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Amid complaints, stiffer penalties possible on vacation rentals

STORY BY CASEY STAVENHAGEN (Week of June 29, 2023)

Under a plan being drafted by the new County Administrator John Titkanich, county code enforcement would impose stiffer penalties on owners of short-term island rentals in the unincorporated county at the north and south ends of the barrier island.

The move comes in response to a stream of calls to county officials about revelers who rent residential homes for a week or weekend getaway violating county parking and noise ordinances, and keeping their neighbors awake at night.

The decision to move forward with a new schedule of fines passed 4-1, with Board Chair Joe Earman dissenting. Before approving any changes to code enforcement, a public hearing will be held and the motion must be approved via super majority.

A list of updated fees will be included when the item comes back to the board as exact dollar amounts have not yet been determined, Titkanich said.

“The intent is not to be punitive … The level of income derived from these properties is pretty significant and making sure the fine is commensurate with that to prevent bad-faith actors from not regulating their properties,” Titkanich said. “The real intent is to protect the quality of life of our residents in our community.”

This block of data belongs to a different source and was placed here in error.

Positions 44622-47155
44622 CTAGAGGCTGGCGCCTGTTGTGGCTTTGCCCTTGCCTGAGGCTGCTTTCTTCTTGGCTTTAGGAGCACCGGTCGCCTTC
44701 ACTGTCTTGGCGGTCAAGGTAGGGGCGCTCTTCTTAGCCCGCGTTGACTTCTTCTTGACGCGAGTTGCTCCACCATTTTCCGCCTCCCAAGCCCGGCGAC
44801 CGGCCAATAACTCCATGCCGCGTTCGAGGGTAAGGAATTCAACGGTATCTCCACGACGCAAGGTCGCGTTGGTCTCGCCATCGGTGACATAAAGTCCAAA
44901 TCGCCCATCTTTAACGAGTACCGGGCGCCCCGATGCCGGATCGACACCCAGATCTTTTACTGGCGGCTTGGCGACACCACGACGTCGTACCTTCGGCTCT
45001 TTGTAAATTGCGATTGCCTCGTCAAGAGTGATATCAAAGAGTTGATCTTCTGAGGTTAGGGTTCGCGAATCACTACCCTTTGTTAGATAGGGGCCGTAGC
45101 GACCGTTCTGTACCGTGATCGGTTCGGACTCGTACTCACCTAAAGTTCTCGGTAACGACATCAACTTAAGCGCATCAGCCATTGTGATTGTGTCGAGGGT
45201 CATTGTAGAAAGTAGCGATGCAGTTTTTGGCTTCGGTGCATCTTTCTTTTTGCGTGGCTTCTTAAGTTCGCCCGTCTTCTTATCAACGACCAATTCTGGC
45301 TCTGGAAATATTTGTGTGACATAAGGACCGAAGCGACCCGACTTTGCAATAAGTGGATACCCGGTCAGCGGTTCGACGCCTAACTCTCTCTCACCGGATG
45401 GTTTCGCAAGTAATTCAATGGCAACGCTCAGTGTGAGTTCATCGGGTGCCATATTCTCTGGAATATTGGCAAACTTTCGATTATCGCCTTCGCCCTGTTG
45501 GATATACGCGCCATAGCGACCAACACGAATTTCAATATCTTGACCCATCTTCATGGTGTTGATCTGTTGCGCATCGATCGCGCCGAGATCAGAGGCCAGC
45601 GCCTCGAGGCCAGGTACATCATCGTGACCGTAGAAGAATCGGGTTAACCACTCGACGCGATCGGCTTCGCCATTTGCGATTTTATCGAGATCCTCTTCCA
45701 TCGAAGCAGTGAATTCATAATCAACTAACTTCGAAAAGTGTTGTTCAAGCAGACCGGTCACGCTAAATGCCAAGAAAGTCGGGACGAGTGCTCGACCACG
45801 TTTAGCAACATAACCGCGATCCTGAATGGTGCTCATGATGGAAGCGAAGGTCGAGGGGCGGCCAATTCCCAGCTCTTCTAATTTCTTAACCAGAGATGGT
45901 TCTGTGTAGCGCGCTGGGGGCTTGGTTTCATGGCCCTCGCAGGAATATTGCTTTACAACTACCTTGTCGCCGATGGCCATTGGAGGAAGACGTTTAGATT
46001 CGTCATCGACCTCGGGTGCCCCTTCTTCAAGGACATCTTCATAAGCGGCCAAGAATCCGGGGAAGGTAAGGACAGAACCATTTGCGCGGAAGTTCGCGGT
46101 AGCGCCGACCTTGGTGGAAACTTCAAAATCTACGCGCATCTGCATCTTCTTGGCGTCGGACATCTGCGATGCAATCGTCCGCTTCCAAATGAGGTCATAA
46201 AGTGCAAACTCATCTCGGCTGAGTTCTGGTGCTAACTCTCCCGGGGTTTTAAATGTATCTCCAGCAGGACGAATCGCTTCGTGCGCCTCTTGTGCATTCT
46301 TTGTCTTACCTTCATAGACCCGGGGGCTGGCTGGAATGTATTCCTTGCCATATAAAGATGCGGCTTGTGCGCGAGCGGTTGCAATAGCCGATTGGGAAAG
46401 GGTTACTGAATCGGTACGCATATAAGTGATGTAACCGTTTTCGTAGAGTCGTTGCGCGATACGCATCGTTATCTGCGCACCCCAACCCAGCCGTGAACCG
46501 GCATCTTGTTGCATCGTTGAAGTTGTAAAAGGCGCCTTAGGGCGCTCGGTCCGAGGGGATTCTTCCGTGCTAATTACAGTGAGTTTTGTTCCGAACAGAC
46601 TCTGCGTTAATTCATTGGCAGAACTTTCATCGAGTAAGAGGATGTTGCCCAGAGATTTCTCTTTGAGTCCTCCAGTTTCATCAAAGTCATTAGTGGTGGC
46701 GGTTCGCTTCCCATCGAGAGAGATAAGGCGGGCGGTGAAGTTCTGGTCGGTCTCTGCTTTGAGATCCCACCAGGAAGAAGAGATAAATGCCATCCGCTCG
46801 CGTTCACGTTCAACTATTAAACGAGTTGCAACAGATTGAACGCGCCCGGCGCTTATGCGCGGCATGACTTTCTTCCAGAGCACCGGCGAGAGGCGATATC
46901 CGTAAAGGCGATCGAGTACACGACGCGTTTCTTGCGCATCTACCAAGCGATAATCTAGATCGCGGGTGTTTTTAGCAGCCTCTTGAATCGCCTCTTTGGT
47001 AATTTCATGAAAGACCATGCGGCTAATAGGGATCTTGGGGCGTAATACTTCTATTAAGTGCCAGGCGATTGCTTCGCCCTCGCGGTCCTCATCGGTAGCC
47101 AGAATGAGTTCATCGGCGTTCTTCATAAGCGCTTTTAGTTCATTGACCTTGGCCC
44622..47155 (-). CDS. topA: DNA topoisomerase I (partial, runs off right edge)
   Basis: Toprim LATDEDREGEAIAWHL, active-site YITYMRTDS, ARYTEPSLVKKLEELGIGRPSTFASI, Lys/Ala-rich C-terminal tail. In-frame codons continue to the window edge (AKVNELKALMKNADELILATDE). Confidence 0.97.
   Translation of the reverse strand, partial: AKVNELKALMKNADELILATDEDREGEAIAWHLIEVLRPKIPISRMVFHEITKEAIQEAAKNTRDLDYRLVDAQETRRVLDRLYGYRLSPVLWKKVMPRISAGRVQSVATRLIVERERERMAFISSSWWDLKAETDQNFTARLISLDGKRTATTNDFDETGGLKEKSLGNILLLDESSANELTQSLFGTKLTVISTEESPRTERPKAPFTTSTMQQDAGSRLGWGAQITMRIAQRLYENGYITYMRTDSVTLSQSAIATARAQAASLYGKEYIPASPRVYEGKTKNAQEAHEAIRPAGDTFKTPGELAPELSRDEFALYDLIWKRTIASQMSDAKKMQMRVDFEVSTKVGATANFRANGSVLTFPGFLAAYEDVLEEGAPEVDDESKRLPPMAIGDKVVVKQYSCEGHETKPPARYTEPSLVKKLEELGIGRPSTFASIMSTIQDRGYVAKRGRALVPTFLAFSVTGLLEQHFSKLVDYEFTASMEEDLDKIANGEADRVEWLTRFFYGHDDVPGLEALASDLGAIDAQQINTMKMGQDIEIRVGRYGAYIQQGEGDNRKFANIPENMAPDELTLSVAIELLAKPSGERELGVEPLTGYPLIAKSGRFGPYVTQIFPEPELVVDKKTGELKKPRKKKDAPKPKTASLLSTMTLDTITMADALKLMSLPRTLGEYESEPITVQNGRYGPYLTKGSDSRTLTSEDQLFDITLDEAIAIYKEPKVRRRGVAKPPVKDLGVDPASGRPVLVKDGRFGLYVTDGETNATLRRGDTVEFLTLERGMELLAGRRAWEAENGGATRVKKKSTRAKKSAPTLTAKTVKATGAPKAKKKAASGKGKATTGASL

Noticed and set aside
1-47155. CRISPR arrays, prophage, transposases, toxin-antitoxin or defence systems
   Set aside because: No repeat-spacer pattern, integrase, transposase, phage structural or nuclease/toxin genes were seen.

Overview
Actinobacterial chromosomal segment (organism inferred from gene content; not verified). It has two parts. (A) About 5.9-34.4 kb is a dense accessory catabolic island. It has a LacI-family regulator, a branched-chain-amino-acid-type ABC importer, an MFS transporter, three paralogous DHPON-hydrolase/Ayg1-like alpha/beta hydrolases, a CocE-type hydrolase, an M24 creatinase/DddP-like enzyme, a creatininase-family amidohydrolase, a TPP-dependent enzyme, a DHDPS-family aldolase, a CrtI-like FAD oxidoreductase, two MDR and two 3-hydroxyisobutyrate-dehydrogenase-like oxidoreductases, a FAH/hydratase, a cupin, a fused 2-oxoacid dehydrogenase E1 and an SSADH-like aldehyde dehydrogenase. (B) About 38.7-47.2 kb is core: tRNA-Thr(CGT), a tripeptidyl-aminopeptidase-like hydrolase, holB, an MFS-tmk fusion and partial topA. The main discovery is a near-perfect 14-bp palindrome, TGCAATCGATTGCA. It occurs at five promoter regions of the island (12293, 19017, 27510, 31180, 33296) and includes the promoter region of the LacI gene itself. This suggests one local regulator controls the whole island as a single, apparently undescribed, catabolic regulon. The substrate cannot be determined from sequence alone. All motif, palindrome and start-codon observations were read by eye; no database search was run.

Interim Community Development Director Andy Sobczak said Indian River County has around 200 vacation rentals licensed throughout the county. Indian River Shores has its own vacation rental regulations and enforcement, and the City of Vero Beach shifted its code enforcement operations to the Vero Beach Police Department when vacation rentals began causing a ruckus in residential neighborhoods within the city limits.

“If we’re looking at violations or complaints specifically to short-term vacation rentals, by comparison, those are, in fact, lower than non-short-term vacation rentals,” Sobczak said. “There are certain short-term vacation rentals out there that are kind of repeat offenders with some of the issues like parking too many cars or making too much noise. Overall, the volume of complaints is not too high but we do have some problem properties.”

However, one problem facing enforcement of violations is a lack of on-call code enforcement officers. Currently, the county relies upon reports from the Sheriff’s Office to verify code violations if they occur on weekend nights. County Commissioner Joseph Flescher said the scenario regarding repeat offenders may change if a code enforcement officer was able to appear on scene in response to complaints.

“When people are fined … and that fine is substantial, some will still violate and some will comply and do a better job,” Flescher said. “No matter what the fine is, it still happens. Fines are a form of education but they also hit the pockets.”

Alongside the draft ordinance, county staff will investigate additional possibilities for on-call code enforcement officers or a dedicated evening and weekend officer to handle vacation rentals  – hoping they may better quell complaints from neighbors.

And while it’s easy to envision the offenses all stemming from island destination Airbnb’s, the rentals are spread all around the county.